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'MILLENNIAL IC MANAGERS WILL BRING OPENMINDEDNESS TO COMMS'

21st November 2019

Humans become less brave with age, so it’s important that we listen to the younger generation. That means today’s internal comms managers listening to millennial colleagues.

LAKSHMI WOODINGS


There is a common misconception that millennials are lazy and want to climb the career ladder with little effort. That’s not true.

Some want to progress quickly, but I think that’s because we’re competitive. Personally, I think it takes six months to find your feet and that it’s better to stay in one place and build experience than to job hop.

I’m looking for opportunities to progress and where the work is challenging. As a woman, it’s important that I work I somewhere I will be valued and not looked down on because of my gender.


Making voices heard

Millennials are open-minded and accepting – and that’s thanks to the work of older generations, through their campaigns on racial equality, gay rights, women’s rights and so on. Millennials didn’t start that, but we are paving the way for more people to make their voices heard.

Through social media, we know we can say what we feel, disagree, fight for something or incite change without the fear of prosecution that past generations have experienced. That is a positive change that’s rubbing off on older generations who are using Twitter and Instagram to share their views. And in the workplace, we are seeing that openness and transparency coming to the fore – it’s a culture that can only develop as more millennials lead communication.

Millennial IC managers will bring their openmindedness to comms strategies by being bolder in our approach. Just because an idea is different, it’s not bad. If you’re doing things in a way it’s always been done, and it’s not quite working, try something else – and, if that doesn’t work, move on. I think the younger generation are more willing to take risks and adapt with new ideas than older colleagues.


Bravery in the digital age

We are the first generation to only know digital workplaces. We were raised with computers and mobile phones. When more millennials become internal comms managers, that upbringing will influence a change in comms. Digital increasingly sets new expectations for how we communicate with staff, and millennials are best placed to navigate those technologies and encourage new ideas and ways of working.

Humans become less brave with age, so it’s important that we listen to the younger generation. That means today’s internal comms managers listening to millennial colleagues, and then millennial IC managers turning to Generation Z colleagues for ideas and knowledge.

More visual communication is likely to become the norm. Millennials love channels like Instagram and, in the workplace, video. Millennials want to be able to get information quickly from a short film, rather than read paragraphs of text. And video is becoming more important with the globalisation of organisations, where directors are not always all in one office and employees might not know what they look like. Video gives them a face, a voice.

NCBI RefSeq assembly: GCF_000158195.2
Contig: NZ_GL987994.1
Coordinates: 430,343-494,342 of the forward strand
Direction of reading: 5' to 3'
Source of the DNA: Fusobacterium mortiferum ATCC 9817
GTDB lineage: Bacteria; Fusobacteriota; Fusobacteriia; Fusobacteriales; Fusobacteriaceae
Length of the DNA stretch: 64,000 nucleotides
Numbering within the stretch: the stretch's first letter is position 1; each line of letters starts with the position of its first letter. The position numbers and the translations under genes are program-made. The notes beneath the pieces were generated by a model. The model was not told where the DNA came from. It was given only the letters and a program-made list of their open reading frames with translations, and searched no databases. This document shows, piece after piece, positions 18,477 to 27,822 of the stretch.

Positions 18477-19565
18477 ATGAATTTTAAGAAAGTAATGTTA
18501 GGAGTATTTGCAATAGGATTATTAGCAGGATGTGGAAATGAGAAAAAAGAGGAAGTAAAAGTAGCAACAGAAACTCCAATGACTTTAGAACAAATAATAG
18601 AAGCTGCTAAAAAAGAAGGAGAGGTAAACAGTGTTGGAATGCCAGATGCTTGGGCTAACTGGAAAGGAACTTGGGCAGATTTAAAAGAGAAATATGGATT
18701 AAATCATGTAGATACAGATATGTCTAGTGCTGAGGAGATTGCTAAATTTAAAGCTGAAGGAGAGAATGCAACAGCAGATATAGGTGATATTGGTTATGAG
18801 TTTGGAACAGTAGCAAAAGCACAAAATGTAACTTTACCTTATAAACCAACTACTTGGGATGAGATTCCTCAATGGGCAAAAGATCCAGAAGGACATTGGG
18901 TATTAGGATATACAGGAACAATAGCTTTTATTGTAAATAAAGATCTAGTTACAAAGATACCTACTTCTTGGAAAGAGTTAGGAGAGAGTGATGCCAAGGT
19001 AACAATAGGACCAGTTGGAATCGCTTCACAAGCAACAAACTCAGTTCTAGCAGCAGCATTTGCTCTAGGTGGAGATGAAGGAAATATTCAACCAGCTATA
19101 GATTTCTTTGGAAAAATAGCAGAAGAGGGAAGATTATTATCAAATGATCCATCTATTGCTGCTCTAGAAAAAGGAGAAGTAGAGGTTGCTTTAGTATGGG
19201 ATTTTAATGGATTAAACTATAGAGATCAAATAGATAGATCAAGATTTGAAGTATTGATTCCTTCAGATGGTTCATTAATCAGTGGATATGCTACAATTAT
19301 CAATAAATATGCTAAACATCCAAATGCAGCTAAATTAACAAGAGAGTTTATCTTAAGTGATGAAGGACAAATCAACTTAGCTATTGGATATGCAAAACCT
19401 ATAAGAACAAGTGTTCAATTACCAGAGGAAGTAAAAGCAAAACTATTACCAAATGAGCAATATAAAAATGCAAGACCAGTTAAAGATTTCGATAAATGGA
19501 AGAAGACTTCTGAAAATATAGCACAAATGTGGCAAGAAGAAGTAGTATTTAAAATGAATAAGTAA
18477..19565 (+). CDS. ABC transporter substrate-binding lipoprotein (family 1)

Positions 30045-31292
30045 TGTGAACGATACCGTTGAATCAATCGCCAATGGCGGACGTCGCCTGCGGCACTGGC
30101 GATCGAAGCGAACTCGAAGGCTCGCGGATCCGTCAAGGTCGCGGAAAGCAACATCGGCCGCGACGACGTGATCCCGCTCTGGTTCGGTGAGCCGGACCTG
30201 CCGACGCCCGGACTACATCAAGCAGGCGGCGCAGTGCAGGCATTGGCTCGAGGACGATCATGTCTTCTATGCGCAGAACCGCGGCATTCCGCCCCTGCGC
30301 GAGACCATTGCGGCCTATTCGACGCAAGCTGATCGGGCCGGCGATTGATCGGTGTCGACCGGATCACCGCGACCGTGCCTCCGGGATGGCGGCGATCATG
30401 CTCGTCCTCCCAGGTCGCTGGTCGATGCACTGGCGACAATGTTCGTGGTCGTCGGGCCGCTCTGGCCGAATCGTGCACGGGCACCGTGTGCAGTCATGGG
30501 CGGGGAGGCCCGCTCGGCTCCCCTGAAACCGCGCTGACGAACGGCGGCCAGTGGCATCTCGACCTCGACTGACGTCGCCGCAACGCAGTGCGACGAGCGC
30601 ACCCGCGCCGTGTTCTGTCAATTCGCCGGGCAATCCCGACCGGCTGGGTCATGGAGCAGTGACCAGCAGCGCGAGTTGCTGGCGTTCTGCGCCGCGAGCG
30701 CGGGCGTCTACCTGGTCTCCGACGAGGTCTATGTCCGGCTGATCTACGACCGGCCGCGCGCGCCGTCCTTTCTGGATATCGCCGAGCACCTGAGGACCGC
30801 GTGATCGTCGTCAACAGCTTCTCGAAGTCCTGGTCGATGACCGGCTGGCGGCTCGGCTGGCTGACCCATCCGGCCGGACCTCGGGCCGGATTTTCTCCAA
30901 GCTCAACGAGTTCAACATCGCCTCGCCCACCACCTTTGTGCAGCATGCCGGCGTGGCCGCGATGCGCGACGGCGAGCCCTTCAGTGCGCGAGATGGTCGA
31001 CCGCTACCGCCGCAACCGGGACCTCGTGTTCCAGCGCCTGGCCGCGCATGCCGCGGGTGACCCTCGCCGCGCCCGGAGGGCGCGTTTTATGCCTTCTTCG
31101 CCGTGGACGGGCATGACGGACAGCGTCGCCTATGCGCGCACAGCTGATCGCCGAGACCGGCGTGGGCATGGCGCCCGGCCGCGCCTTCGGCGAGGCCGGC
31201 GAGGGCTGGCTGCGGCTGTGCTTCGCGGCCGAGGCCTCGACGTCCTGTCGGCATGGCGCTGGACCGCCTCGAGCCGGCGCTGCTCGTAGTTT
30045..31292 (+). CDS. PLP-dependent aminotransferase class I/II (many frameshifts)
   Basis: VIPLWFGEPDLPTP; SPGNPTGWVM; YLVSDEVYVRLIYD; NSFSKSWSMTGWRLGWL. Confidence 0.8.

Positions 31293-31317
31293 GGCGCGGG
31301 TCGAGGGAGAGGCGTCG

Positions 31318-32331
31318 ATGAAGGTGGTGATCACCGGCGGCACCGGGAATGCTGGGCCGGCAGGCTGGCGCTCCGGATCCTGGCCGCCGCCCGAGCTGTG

Yammer has been great for two-way conversations and shifting away from top-down comms and Workplace by Facebook has proved to be effective, but we may see enterprise social networks change too. I don’t use Facebook socially as much as I did 10 years ago and hardly any of my friends actively post. I think people have been missing face-to-face communication.


Finding the balance

Millennials want to work hard, but we need assurance that we can also have a life. Because most of my day is spent at work, I want to work somewhere fun and relaxed. I don’t need slides between floors or sleeping corners, but it’s important the team can laugh and wants to talk to each other outside of work.

We spend most of our waking time at work, and work-life balance is particularly important to our generation. Millennials want to enjoy coming to work, rather than feel we need to be there. Recognition will become even more important. It may only be a small gesture to recognise someone for their hard work, or a certificate to acknowledge someone has lived the values. It’s an ego boost.

The influence of millennials can already be seen, and senior leaders are adapting to the change. Our culture champion project, for example, took a while to get off the ground, but we had metrics to show where there were issues with employee engagement. They saw the stats and understood that we needed to try something different.

 

Lakshmi Woodings, 27, is senior internal communications associate for Apex Group Ltd. A 2014 graduate in business management, Lakshmi was previously internal communications content manager at Lloyd’s Register.

 

Humans become less brave with age, so it’s important that we listen to the younger generation. That means today’s internal comms managers listening to millennial colleagues.

LAKSHMI WOODINGS

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